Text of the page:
Composer 2.4 introduced a new command to check the dependencies in your projects for known vulnerabilities.
Sometimes folders like
node_modules consume too much space and then a small cleanup may be needed.
A few weeks ago, whilst applying the latest security patches for Magento, I ran into a problem in our build pipeline. The patches could be applied locally without any issues, but in our build pipeline applying the patches failed.
A few days ago Jordi announced the first dev build of Composer 2.0. I immediately went and downloaded it. Since version 2.x should be a lot faster, I thought it is a good idea to test it against a current Magento 2 project I am working on. I was a bit disappointed first because Composer failed with quite a few errors like that:
Sometimes you run into this situation when a git pull will respond with
Merge conflict in config.php. How to solve this issue in a proper way? Let's have a look how other people solve similar issues, namely my friend Mr. Rafael Dohms. Quite a while ago he blogged about a similar problem on how to solve conflicts in Composer's lock file. This is what I learned from his blog post:
This blog post has been sitting on my desk for quite a while but due to a lot of work in the last weeks I was not able to finish it earlier. Luckily, I found some time during my travels to finish the blog post and share my findings on the "require-dev gone wrong!" problem. While some people thought the former blog post was mostly click bait or proposed a "fix" which does not actually solve the general problem, I actually got a lot of good feedback on twitter. Even an issue for Composer was created to discuss the problem even though it was closed by now.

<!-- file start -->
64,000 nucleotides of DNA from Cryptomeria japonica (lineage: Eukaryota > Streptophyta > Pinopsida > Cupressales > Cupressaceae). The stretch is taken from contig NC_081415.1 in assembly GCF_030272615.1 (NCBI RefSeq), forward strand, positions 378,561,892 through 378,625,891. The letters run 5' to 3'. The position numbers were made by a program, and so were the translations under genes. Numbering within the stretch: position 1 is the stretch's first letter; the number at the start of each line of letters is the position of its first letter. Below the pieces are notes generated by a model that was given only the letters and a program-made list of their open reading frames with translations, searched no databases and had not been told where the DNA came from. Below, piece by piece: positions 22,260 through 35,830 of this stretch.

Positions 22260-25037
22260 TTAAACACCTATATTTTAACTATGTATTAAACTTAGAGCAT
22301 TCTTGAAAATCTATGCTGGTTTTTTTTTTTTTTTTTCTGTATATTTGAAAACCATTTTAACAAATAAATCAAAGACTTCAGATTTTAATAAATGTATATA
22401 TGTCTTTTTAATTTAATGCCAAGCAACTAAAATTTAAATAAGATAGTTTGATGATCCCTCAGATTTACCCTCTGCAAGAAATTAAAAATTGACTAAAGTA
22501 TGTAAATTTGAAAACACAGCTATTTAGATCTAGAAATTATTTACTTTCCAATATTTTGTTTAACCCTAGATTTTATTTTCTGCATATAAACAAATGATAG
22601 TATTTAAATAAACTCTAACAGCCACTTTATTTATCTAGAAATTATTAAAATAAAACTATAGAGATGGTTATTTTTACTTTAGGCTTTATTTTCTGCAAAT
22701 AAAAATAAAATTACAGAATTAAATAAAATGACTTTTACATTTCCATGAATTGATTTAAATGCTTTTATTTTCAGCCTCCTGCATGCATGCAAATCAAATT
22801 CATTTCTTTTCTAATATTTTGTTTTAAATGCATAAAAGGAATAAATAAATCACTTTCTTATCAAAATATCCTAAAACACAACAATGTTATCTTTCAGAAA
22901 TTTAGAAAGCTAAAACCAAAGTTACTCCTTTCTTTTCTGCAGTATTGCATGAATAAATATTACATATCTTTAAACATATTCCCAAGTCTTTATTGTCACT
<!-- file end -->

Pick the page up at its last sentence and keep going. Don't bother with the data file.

For a long time, I have been advocating to make use of require-dev to install development tools locally. We use this on a daily basis to install tools like Phing, PHPUnit or phpDocumentor locally for each of our (customer) projects. Given that our focus is on custom projects, this absolutely makes sense. I do not want our projects to use an old version of a given tool or update all our projects constantly to use the latest version of all the tools involved. In addition to that, a simple composer.phar install in the project root should be sufficient to install all dependencies required to build and run the project.
In my recent attempt to migrate away from our Jenkins infrastructure to the new GitLab CI Runner infrastructure I ran into a problem: Since we want to use Docker images for the GitLab CI builds I struggled a bit on how pass the authentication information for Satis and GitLab into the docker images. Since the base images - basic PHP setup - should be used for our projects I did not want to share the access credentials in the different base images. Gitlab's secret variables sounded like a good idea but unfortunately they need to be defined for each and every project. Currently we have more than 250 projects in our GitLab instance, configuring secret variables for all the projects would have been a big pain.